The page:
For years, Britain has recognised Russia as the most significant threat to its security. General Sir Nicholas Carter, Chief of the General Staff, rang the warning bell over half a decade ago, and last year’s Integrated Review observed that Russia remained ‘the most acute direct threat’ to the United Kingdom (UK).
These warnings may have seemed overstated, yet they have been dramatically realised through Russia’s renewed aggression against Ukraine – an attack that highlighted Moscow’s willingness to wage full-scale war in Europe in pursuing its interests. Such behaviour not only risks drawing in Britain through any future Russian attack on a North Atlantic Treaty Organisation (NATO) member, but has already directly affected the nation; the UK has committed some £5.8 billion of assistance to Kyiv (with £2.3 billion of military assistance already provided), including advanced weapons and training for thousands of Ukrainian troops, and is experiencing rising energy prices and food shortages. And Russia’s impact will continue, with discussions underway about what Moscow’s assault means for the capability and funding requirements of the British Armed Forces, including whether the ‘tilt’ towards the Indo-Pacific should be watered down to allow for more focus on Euro-Atlantic security matters.
Russia’ clandestine dangers
Yet there are more insidious ways that the Kremlin threatens the UK. From cyber threats to chemical and radiological warfare attacks on British soil, Russia has shown a willingness to accept a brazen degree of risk when using such dubiously ‘clandestine’ operations to pursue its ends – which include the murder of its enemies and damage to British infrastructure.
These activities (with which Moscow denies any connection, however implausibly) mostly have little relationship to the enormous armed effort that Russia is applying on Ukrainian soil. Yet one secretive program, long held and only just reaching fruition, manages to touch upon the war against Ukraine, encompass the Kremlin’s conventional military assets and its shadowy specialised forces, and pose diverse threats to the UK which range from economic and intelligence dislocation to the threat of a nuclear strike.
The danger here lies in Belgorod. Not the city of 300,000 people some 25 miles north of Ukraine, but the nuclear-powered special missions submarine named after it. Plans for the Belgorod were originally laid down almost 30 years ago in July 1992, and after a protracted development and construction phase affected by Russia’s changing economic and strategic fortunes, the submarine was finally commissioned into service on 8th July 2022. While it was originally to be one of the standard Oscar II class of cruise-missile equipped submarines, designed to attack American aircraft carriers and one of the largest types of such boats in the world, the decision was taken across the decades to convert it into a special purpose vessel. This required lengthening its hull from 154 metres to 184 metres, and as such, when launched, the Belgorod became the longest submarine in the world.
The main directorate of deep-sea research
While the Belgorod now belongs to the Russian Navy, it will not operate under the normal chain of command. Instead, it will operate as part of the shadowy force which forms Russia’s ‘Secret Navy’: the Main Directorate of Deep-Sea Research, or Glavnoye Upravlenie Glubokovodsk Issledovanii (GUGI).
The Directorate was formed in 1976 and since then has existed separately from the rest of the armed forces administratively, physically, and operationally. For example, rather than being part of the Navy, it circumvents that chain of command and reports directly to the Ministry of Defence. Further, its staff and vessels are housed at discrete bases held apart from other military facilities, notably at Olenya Bay near Russia’s border with Norway, where a specialised covered dock keeps the most sensitive assets hidden from surveillance.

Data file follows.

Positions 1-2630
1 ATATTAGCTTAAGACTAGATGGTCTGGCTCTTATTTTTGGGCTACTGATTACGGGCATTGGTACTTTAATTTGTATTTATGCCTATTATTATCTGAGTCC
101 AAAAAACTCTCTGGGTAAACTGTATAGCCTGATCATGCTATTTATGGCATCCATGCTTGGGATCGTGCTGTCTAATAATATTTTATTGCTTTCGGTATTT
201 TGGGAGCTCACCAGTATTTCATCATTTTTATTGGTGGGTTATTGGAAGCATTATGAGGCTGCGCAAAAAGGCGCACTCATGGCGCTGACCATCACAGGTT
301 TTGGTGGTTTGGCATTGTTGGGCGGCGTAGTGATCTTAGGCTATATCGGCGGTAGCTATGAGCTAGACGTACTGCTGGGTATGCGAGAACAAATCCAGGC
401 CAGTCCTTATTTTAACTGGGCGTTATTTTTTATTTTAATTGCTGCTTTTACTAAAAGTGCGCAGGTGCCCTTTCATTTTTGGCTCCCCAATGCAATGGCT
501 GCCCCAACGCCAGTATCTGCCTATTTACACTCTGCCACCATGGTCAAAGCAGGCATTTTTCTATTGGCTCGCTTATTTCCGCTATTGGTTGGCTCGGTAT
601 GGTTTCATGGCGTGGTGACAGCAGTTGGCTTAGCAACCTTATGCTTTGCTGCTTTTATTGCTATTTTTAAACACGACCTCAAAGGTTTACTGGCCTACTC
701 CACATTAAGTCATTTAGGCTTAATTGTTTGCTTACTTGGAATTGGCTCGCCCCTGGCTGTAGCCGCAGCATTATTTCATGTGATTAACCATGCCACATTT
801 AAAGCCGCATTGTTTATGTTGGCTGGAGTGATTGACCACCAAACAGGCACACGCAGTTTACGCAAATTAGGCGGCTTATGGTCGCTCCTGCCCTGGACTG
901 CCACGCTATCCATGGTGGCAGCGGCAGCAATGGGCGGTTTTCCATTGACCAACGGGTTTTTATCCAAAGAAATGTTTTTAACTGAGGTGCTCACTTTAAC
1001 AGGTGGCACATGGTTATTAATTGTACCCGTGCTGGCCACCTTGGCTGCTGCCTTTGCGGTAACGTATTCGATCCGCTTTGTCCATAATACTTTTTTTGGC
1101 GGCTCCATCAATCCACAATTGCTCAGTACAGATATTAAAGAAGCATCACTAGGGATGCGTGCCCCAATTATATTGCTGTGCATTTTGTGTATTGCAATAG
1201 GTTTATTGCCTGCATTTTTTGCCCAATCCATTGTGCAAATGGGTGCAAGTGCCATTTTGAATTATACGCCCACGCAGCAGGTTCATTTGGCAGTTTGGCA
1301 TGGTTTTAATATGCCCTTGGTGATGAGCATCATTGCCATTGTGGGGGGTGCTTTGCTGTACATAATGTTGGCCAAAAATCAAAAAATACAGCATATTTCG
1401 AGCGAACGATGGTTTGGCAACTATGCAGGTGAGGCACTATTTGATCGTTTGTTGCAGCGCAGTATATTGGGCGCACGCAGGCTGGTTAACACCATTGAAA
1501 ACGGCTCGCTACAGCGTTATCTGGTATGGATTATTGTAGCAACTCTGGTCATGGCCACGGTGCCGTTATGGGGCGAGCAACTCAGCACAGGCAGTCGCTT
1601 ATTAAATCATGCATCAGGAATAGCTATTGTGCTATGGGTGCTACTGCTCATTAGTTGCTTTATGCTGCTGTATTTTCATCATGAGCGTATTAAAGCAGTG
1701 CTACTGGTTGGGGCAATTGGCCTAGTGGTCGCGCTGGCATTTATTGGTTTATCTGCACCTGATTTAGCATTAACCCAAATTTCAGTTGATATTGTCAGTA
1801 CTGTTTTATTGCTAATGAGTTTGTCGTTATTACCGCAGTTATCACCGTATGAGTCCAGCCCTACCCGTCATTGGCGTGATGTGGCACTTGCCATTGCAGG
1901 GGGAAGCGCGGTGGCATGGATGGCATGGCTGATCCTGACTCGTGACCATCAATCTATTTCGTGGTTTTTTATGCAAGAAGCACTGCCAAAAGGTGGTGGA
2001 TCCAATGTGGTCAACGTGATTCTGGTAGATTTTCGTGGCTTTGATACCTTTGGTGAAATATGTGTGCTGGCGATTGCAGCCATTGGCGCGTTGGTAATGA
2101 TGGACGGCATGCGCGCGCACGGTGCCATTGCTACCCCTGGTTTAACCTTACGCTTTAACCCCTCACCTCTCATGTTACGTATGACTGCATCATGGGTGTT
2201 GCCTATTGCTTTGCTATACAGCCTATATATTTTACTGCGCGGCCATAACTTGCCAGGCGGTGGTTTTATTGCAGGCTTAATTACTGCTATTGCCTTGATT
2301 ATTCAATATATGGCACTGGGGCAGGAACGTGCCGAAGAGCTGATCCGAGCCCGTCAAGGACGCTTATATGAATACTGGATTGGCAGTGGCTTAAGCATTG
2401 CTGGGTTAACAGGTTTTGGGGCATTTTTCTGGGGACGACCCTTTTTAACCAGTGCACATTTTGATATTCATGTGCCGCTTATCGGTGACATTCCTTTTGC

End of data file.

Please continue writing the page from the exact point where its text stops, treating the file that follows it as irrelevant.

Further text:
The waters around the UK would be a particularly rich hunting ground for the Belgorod, with nine of the 18 cables connecting Europe directly to the United States running through the Celtic Sea, and six of these making landfall only on British soil.
Such measures are justified by the specialised and exotic nature of GUGI’s operational responsibilities. These range from oceanographic surveys to the placement and maintenance of deep-water military equipment, including submarine-detection systems, as well as the identification, tapping, and potential destruction of subsea communications cables.
To achieve these missions, GUGI operates with a wide array of equipment, including eight or more nuclear-powered special-mission submarines, the largest and most diverse force of its kind in the world. These come in two main groups. First, there are various fairly small vessels, ranging from the 40-metre Nelma to the modern 74-metre Losharik, which suffered a devastating fire in 2019 but was capable of diving as far down as 2,500 metres. These submarines are equipped with advanced position-keep equipment and specialised robotic arms that enable them to approach, deploy, retrieve, maintain, and interfere with underwater infrastructure.
Such small craft have been transported around the world by two large mother-submarines, modified versions of Delta-III and IV ballistic missile units, from which they detach and reattach underwater beyond prying eyes. The carrier-submarines provide the additional food, water, and living space for the smaller vessels’ crews to reach distant areas of operations (being nuclear-powered, range is not a constraint for such craft).
These mothercraft have now been joined by the Belgorod, perhaps GUGI’s most impressive asset to-date. Yet its role is not limited to supporting submersibles. Instead, it is also able to launch Russia’s new Poseidon torpedo – due to enter service in 2027. The Poseidon is a strategic weapon, aimed to enable an assured second strike capability at coastal targets: due to travelling underwater, it is of course invulnerable to missile defences. Yet at 24 metres long and nearly 1.5 metres wide, this weapon is so large that it will be far too big to fit in an unmodified submarine (a regular torpedo is nearly 30 times smaller), leaving its use restricted to the Belgorod and the Khabarovsk, another specialised unit.
Threats to the UK